What can we do to shield our democracy from digital manipulation? That’s an increasingly urgent question given the activities of Victoria-based AggregateIQ, Cambridge Analytica and Facebook, not to mention Russia, in recent elections in Europe and the United States.
Canada needs to prepare itself for the 2019 federal election, and the Canadian government is starting to talk more seriously about how to address the risks we face.
The issues of disinformation, hate speech and targeted manipulation of voters are complicated, and the policy solutions are not yet clear. What is clear is that Canada needs new inspiration.
Canada often looks to the U.S. government as either a leader or partner. This time, Canada should look to Europe.
Canada’s electoral rules, norms and procedures bear more similarity to many European countries than to the United States. Like them, we keep our election campaigns short. We have strict rules about campaign financing. We also face the same problem: Our citizens use social media platforms created in the U.S. by CEOs who are often unresponsive to non-American concerns about data privacy or electoral interference.
There are at least three areas where Canada can take inspiration from Europe.
First, data privacy. Online giants like Google and Facebook have accumulated huge amounts of data about our lives that are used to design and target political messages. Calling this “data” is too neutral — it is, instead, the digital records of the lives we live. It can include the routes we took when walking through our cities, the websites we visited to research our hobbies and fears, and the emotions we revealed in our vocabulary choices.
Unlike the U.S., Europe is taking action to give citizens some control over the records of their lives. In May, a new framework for data security will come into force in the European Union.
The General Data Protection Regulation (GDPR) requires all organizations that collect and process data to have people’s clear and explicit consent. It also gives people the right to know what data about them is being collected, the right to get a copy of that data to take elsewhere and the right to demand that personal data is erased.
Facebook, Google and other platforms are retooling their activities to meet the GDPR’s provisions, at least for European citizens.
Canada can follow in the wake of GDPR and implement similar provisions. Indeed, the Canadian privacy commissioner has been calling for updates to our “archaic privacy laws” to ensure meaningful, informed consent for the collection and use of our data, and to give us a right to demand the removal of inaccurate or outdated information.
Second, preventing online harassment. Our democracy is corroded by online threats, hate and harassment of public figures and ordinary citizens. Twitter and other social media platforms can be toxic, particularly for women, Indigenous Canadians and minorities.
This toxic environment can exclude groups that already face marginalization in public debates, and can poison conversations among citizens with different views.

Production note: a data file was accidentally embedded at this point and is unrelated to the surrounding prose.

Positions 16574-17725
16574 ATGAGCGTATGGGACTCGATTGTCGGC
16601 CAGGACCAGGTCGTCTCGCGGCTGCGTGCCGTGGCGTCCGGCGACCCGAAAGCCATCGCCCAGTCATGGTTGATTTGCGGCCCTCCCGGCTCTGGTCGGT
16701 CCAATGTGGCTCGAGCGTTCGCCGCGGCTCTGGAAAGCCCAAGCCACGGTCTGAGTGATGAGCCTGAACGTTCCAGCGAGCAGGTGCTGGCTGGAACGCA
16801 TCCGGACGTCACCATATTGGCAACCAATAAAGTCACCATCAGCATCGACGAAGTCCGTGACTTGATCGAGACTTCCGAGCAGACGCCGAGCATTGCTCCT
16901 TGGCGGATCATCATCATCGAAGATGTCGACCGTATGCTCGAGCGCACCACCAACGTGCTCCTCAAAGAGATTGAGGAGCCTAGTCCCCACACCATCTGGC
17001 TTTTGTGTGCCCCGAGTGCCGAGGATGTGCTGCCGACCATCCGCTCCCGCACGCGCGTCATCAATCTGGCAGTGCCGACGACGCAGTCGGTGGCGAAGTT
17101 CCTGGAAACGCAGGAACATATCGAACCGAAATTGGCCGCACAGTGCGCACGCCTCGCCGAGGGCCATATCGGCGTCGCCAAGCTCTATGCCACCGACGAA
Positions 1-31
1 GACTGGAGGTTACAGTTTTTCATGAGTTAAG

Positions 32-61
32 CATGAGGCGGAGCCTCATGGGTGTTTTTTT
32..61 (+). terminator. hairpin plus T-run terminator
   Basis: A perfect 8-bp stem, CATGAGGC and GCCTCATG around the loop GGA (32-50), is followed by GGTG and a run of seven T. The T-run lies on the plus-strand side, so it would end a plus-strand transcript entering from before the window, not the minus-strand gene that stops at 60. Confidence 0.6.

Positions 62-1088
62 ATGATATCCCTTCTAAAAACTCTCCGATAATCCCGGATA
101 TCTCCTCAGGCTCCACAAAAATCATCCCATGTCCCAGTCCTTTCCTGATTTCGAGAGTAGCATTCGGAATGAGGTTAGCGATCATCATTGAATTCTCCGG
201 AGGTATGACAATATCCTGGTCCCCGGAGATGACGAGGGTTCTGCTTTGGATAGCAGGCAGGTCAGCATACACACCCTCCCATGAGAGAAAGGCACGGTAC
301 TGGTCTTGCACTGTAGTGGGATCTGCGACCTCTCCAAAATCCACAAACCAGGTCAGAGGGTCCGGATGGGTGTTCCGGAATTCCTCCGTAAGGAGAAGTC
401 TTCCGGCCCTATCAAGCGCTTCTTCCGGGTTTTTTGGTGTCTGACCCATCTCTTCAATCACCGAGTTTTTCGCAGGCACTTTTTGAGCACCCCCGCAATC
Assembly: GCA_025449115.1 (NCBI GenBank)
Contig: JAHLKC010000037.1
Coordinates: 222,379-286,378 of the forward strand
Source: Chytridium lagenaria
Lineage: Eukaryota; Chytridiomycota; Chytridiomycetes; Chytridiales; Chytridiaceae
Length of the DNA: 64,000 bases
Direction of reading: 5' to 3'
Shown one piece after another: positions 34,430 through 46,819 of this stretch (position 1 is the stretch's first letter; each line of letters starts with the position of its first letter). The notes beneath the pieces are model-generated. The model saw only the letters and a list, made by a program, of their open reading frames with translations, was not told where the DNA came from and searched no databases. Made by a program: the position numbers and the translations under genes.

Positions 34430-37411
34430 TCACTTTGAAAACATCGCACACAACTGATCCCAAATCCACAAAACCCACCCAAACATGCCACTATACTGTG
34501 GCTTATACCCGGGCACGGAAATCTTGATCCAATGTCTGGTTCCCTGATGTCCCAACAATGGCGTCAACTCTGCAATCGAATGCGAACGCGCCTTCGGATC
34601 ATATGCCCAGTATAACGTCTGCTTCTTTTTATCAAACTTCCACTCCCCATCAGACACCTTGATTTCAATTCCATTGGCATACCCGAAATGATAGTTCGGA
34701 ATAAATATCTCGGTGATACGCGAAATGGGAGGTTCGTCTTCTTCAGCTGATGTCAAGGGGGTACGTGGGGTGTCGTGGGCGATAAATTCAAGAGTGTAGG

The U.S. commitment to freedom of speech, including the absence of hate speech laws, makes it very unlikely it will pursue policies to address these issues.
The EU, and especially Germany, are taking a different tack. In 2017, Germany enacted a law to force online platforms to remove “obviously illegal” posts that contravened German hate speech law within 24 hours or risk fines of up to 50 million euros.
While there are valid concerns that the law overreaches and may induce private companies to over-zealously censor content, it has forced social media platforms to take a serious look at how to quickly address problematic content. The new German government has proposed some fixes to address these issues.
Canada need not take the German approach. But we can follow Germany’s lead of making clear and strong demands about how our own laws on hate speech, defamation and harassment are enforced online.
Third, empowering democratic discourse through civic media. It’s not enough to crack down on manipulative or threatening content online. To act as democratic citizens, we need access to diverse, accurate and public-oriented information and conversations.
Most European countries spend more on public broadcasters than Canada, and provide direct and indirect support to other journalism organizations to maintain robust media ecosystems. Only a few weeks ago, 71.6 per cent of Swiss citizens voted in a referendum to keep funding their public broadcaster.
European countries also convinced Google to commit tens of millions of dollars a year to support news media. A new High Level Expert Group set up by the European Commission to advise them on “fake news” argued that it is critical to “safeguard the diversity and sustainability of the European news media ecosystem” through public funding of journalism and supporting civil society groups like fact-checkers, computer scientists and technology innovation centres.
The Canadian government recognizes that public-oriented journalism needs support and committed $50 million over five years to support local journalism, though it’s not clear this will have a significant or sustainable impact.
Furthermore, it’s not just journalism that needs support. We also need more and better civic apps, fact-checking organizations and digital literacy programs.
Europe does not have all the answers for Canada. Some European policies may not work or may not fit the Canadian context.
But Europeans are taking digital manipulation of democracy seriously. Canada is a small market that cannot hope to sway big tech companies on its own. Working with Europe, which has an economy larger than the U.S. economy, could be the only way for Canada to create change. Canada should look to Europe for ideas and for a negotiating partner.